Volume 18, Number 3—March 2012
Highly Pathogenic Avian Influenza (H5N1) Outbreaks in Wild Birds and Poultry, South Korea
AbstractHighly pathogenic avian influenza (H5N1) among wild birds emerged simultaneously with outbreaks in domestic poultry in South Korea during November 2010–May 2011. Phylogenetic analysis showed that these viruses belonged to clade 2.3.2, as did viruses found in Mongolia, the People’s Republic of China, and Russia in 2009 and 2010.
Three previous outbreaks in South Korea are assumed, on the basis of epidemiologic evidence, to have been caused by HPAI (H5N1) viruses introduced by migratory birds, although a carcass or moribund wild bird infected with these viruses (which would serve as a link to the introduction of infection in domestic poultry) was not found (4–6). On December 7, 2010, an HPAI (H5N1) virus was isolated from a healthy mallard in South Korea (7). After that, subtype H5N1 viruses were frequently detected in wild birds and poultry until May 2011. In this study, we analyzed the epidemiologic features of this outbreak and investigated the characteristics of strains through genetic analysis.
Fourteen bird species were found to be positive for subtype H5N1 (Table). The affected poultry included species of the order Galliformes (chickens, quail, etc.), which exhibited sudden death with severe clinical signs, and domestic ducks (order Anseriformes), which died suddenly or exhibited a decrease in egg production, depending on age. Most infected birds of species that belonged to the orders Anseriformes, Falconiformes, and Strigiformes were found dead, but a few infections were detected in swab specimens from healthy mallards and feces of wild birds. Moreover, species of Anseriformes, such as the Mandarin duck, were dominant among the wild birds with HPAI until the beginning of January 2011. After that time, many HPAI infections were found in birds of prey, such as the Eurasian eagle owl (Table).
All viruses were isolated by inoculating embryonated chicken eggs with specimens from cloacal swab specimens, feces, and homogenized organs from birds with suspected infections. The hemagglutinin (HA) and neuraminidase (NA) proteins were subtyped as previously described (6). We selected 27 viruses, taking into consideration the outbreak period, the region, and the host species (Table A1) and conducted sequencing and phylogenetic analysis of 8 gene segments. The genome sequences of 27 viruses are available from GenBank under accession numbers JN807892–JN808107.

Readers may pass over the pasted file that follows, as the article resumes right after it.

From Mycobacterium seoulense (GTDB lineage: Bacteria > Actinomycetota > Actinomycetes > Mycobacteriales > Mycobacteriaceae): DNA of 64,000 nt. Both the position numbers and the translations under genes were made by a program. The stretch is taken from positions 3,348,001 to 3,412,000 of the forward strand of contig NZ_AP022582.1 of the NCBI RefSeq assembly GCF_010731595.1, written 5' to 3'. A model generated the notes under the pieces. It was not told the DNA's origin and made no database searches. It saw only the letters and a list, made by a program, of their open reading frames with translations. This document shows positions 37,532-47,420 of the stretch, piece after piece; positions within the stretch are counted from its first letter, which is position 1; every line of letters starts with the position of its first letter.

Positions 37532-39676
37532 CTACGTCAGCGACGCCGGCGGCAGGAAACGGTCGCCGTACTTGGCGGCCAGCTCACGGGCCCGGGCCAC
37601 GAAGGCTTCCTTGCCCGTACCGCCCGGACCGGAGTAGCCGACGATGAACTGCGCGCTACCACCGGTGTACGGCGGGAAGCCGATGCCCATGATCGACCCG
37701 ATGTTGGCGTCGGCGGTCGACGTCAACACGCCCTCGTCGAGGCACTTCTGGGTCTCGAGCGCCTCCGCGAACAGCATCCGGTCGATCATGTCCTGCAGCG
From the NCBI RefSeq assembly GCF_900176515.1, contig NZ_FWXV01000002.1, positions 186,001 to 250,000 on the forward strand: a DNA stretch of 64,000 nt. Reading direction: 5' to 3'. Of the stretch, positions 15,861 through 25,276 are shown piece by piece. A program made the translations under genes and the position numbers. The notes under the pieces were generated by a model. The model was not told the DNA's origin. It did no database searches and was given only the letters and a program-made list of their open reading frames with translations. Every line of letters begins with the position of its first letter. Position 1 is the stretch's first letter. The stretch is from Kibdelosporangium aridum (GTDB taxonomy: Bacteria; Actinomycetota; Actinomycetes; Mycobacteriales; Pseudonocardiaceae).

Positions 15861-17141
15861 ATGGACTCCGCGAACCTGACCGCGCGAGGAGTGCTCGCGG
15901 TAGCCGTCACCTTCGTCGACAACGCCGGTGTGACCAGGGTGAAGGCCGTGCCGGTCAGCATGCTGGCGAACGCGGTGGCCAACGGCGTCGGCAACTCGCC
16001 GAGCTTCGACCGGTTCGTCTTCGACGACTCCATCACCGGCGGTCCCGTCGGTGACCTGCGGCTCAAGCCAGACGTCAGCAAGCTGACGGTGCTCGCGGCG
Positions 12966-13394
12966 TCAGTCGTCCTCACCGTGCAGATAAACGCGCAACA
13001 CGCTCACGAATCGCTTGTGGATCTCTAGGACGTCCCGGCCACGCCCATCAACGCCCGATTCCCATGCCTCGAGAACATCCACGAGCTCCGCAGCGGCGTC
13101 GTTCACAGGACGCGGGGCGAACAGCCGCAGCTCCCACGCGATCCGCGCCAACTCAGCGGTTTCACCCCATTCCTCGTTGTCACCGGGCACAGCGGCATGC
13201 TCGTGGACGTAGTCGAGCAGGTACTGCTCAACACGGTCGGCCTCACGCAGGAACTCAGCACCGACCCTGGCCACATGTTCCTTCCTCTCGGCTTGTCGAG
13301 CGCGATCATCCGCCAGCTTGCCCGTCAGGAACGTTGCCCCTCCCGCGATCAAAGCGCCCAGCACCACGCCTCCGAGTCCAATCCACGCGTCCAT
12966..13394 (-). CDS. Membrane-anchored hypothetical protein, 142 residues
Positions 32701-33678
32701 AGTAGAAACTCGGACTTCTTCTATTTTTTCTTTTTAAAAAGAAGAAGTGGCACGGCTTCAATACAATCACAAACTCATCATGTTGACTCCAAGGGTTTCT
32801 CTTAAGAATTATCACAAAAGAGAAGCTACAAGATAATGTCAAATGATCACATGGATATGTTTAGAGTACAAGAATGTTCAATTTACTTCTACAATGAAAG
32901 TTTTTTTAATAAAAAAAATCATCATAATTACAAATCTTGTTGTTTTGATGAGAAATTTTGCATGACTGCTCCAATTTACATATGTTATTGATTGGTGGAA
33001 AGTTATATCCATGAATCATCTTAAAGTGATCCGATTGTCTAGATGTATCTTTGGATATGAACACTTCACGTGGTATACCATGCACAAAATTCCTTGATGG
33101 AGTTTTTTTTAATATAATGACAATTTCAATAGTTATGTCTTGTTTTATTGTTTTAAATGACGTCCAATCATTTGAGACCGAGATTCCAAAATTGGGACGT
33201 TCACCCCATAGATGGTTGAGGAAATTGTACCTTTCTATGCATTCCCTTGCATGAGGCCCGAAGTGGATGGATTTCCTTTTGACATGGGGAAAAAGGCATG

All 27 viruses characterized were highly pathogenic and had variations in the multibasic cleavage site in the HA molecule (PQRERRRKR) and a 20-aa deletion in the stalk region of NA. They did not have amino acid substitutions that conferred resistance to amantadine or oseltamivir and were associated with the increased virulence of subtype H5N1 viruses in mammalian hosts (8).
The intravenous pathogenicity test was conducted by using the A/duck/Korea/Cheonan/2010 virus, the first isolate from poultry. The intravenous pathogenicity index was 3.0 for chickens.
During the initial stage of the 2010–2011 outbreak, HPAI viruses were detected in several wild birds, and the viruses were assumed to have been introduced into domestic poultry by migratory birds. The detection of HPAI (H5N1) virus in free-ranging migratory bird might predict a poultry outbreak if biosecurity measures in poultry are inadequate, but during 2006, several European countries reported HPAI (H5N1) virus infections in wild birds without concurrent poultry outbreaks. In the 2010-2011 outbreak in South Korea, the subsequent outbreak cases suggest that the subtype H5N1 virus was spread from farm to farm by humans and associated agricultural practices so that strains of poultry were grouped in sublineages by region.
Clade 2.3.2 subtype H5N1 viruses have been circulating in poultry and migratory birds in Asia and have accumulated antigenic mutations. We can conclude that early detection of HPAI outbreaks and a rapid response to them are essential in controlling the introduction of virus from migratory birds to poultry and in preventing farm-to-farm spread.
Dr Kim is a veterinary researcher at the Animal, Plant and Fisheries Quarantine and Inspection Agency, Anyang, South Korea. Her research interests are molecular epidemiology of avian influenza virus.
This research was supported by a grant from the National Animal Disease Control Project of the Ministry of Food, Agriculture, Forest and Fisheries of South Korea.
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